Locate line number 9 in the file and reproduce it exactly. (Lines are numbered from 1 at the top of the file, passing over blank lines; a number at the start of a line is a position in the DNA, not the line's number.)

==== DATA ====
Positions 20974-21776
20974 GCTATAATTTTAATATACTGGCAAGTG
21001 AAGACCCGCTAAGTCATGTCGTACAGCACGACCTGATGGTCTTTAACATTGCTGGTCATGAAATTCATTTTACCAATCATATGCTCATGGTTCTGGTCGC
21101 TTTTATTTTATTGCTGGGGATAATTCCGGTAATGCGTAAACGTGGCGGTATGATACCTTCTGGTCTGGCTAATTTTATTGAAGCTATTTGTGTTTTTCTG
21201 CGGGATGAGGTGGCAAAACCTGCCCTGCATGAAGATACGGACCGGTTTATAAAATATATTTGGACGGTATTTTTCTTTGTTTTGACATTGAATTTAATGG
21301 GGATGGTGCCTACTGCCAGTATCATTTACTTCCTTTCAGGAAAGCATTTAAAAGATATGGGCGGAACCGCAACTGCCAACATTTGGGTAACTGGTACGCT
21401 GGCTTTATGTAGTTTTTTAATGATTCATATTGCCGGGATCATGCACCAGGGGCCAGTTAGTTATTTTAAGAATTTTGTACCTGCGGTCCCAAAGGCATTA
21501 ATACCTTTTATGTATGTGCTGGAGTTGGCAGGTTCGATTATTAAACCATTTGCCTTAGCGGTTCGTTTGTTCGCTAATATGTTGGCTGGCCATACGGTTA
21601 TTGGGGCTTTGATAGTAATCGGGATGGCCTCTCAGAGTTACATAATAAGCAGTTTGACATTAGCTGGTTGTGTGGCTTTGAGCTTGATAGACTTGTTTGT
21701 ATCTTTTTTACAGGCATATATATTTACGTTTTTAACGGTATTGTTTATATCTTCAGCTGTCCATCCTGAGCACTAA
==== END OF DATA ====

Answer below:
21601 TTGGGGCTTTGATAGTAATCGGGATGGCCTCTCAGAGTTACATAATAAGCAGTTTGACATTAGCTGGTTGTGTGGCTTTGAGCTTGATAGACTTGTTTGT